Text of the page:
Devil in a Blue Dress
Walter Mosley Pages: 223 Published: 1990
The book: The story begins in Los Angeles in 1948. Easy Rawlins, a black war veteran, has been laid off from his job due to a disagreement with his boss. He’s having a drink in a bar when he’s introduced by the bar owner to a large white man, dressed in a white linen suit, DeWitt Albright. He offers to pay Rawlins to find a blonde woman who likes to hang out in black jazz clubs. Rawlins feels something’s not quite right and does not trust Albright, but he has a mortgage to pay and no paycheck. Will he take the job? Is Albright to be trusted?
You might like it because: It’s an excellent detective story with lots of red herrings, twists and turns, and dead ends. Mosley’s writing is wonderful and brings 1940s Los Angeles to life vividly.
What did other people say?
“Richly atmospheric…honors the hard-boiled tradition of Hamnett/Chandler/Cain…but Mosley takes us down some mean streets that his spiritual predecessors never could have…A fast-moving, entertaining story written with impressive style.”
– Los Angeles Times Book Review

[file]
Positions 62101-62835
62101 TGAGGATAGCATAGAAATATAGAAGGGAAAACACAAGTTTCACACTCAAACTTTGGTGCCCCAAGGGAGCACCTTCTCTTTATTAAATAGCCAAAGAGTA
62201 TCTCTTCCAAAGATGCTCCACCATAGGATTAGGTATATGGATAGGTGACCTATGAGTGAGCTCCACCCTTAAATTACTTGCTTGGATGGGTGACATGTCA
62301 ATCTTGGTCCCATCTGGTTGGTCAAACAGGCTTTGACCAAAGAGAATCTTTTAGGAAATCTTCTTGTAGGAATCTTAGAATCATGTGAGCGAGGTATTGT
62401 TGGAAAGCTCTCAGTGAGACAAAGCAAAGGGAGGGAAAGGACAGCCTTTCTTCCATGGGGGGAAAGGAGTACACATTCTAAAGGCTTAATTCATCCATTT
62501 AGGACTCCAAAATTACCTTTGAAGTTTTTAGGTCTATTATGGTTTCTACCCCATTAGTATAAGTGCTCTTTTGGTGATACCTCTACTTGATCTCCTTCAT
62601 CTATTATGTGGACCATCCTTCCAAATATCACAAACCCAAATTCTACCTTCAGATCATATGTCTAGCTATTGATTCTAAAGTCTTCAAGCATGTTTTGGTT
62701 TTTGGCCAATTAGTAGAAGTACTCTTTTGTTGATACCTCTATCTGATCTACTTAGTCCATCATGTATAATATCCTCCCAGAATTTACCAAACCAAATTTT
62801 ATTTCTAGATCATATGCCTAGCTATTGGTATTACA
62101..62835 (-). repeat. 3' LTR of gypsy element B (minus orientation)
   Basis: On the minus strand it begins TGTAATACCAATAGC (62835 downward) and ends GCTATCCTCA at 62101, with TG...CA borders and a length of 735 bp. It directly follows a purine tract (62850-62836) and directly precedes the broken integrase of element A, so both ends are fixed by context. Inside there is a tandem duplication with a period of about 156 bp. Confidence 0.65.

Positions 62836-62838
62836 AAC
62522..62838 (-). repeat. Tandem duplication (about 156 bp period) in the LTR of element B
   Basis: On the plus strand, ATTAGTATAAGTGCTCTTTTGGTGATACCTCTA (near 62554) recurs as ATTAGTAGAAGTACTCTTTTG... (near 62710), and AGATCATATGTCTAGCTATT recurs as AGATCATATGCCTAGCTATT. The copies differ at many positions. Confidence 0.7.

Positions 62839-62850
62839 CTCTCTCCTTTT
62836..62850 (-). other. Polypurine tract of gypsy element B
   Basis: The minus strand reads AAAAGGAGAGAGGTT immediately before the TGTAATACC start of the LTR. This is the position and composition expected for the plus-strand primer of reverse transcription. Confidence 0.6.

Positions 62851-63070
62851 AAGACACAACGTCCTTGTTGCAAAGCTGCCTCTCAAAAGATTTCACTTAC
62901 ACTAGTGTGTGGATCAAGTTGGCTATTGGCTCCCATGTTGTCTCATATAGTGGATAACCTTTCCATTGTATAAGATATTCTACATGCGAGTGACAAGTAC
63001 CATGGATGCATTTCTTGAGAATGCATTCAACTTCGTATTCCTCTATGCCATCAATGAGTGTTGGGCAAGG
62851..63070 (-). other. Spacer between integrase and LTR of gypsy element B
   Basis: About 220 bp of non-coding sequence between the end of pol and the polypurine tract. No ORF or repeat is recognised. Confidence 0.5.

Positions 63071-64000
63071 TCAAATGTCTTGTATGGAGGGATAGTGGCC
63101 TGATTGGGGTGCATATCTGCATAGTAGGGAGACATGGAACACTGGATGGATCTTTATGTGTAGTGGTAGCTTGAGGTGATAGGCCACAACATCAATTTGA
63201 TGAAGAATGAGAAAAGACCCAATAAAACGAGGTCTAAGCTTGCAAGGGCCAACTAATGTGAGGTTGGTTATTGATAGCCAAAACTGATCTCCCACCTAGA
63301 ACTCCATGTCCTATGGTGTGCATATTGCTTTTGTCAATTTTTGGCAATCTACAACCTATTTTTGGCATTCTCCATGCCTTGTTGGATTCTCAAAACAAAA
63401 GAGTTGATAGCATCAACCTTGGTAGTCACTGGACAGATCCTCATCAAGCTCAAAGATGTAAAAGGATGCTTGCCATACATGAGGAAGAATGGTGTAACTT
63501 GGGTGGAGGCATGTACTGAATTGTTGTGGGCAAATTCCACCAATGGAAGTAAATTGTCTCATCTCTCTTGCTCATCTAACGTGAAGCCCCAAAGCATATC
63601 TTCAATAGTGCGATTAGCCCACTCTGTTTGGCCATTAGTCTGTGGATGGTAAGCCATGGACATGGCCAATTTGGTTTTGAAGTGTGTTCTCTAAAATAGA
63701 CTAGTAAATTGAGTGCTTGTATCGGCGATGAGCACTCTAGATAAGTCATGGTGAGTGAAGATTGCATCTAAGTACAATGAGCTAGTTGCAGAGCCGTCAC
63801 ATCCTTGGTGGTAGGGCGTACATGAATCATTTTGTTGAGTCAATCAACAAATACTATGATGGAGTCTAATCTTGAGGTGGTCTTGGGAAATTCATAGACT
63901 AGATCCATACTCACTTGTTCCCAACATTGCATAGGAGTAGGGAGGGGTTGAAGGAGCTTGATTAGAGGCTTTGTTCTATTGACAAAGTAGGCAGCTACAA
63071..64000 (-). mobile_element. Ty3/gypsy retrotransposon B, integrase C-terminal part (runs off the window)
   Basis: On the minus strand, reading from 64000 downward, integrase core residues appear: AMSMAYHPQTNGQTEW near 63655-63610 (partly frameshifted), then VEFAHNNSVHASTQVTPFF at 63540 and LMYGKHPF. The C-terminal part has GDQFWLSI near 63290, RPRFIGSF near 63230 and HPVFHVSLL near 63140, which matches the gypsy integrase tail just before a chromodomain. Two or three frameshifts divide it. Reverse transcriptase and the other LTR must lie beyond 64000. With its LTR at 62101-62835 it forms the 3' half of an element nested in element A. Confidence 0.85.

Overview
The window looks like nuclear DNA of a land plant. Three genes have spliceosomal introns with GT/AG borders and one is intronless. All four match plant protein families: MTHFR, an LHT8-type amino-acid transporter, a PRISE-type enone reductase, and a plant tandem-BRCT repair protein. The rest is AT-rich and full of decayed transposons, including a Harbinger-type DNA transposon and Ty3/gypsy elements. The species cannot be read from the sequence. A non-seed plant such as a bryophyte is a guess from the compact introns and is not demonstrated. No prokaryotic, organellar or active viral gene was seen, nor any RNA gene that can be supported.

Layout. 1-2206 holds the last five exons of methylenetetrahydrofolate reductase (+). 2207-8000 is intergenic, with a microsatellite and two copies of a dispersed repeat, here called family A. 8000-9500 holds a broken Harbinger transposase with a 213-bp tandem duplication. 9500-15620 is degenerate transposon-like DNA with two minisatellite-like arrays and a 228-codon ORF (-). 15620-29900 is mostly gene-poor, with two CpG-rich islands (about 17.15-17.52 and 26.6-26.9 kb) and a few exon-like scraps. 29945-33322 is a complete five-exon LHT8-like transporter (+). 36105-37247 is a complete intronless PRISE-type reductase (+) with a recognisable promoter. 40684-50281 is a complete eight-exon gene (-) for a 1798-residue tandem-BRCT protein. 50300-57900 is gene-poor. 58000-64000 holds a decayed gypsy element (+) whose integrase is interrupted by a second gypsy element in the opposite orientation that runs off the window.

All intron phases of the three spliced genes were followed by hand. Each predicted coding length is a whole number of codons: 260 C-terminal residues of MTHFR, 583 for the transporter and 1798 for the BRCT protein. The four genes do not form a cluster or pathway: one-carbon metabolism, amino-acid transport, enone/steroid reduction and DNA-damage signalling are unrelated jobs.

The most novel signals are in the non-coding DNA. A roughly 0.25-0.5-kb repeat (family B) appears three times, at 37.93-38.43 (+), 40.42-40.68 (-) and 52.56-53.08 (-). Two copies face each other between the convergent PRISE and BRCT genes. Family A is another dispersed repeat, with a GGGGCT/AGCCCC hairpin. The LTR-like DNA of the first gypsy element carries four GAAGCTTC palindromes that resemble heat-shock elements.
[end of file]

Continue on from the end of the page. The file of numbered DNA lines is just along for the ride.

“More than simply a detective novel… [Mosley is] a talented author with something vital to say about the distance between the black and white worlds, and with a dramatic way to say it.” – The New York Times
Awards & Recognition:
One of the 100 Favorite Mysteries of the Century – The Independent Mystery Booksellers Association.
How quickly will you get into the book? Mosley writes a great detective story and piqued my attention from the beginning. I was hard pushed to put the book down and read it within two days.
You might not like it because: As mentioned in the LA Times review, this is a story told in the classic hard-boiled tradition of Hamnett and Chandler. Some readers may prefer their detective stories less hard-boiled, in a more modern, or less edgy, style.
What might you read next?
In an interview in the Paris Review, Mosley mentioned Hamnett, Chandler, and Ross MacDonald as writers he “read a lot of.” But he said he felt MacDonald is “the best wordsmith.” Read his book, The Way Some People Die.
Try another hard-boiled detective story set in LA. Read The Big Sleep by Raymond Chandler.
Or read about a female private eye instead. Pick up Indemnity Only by Sara Peretsky.
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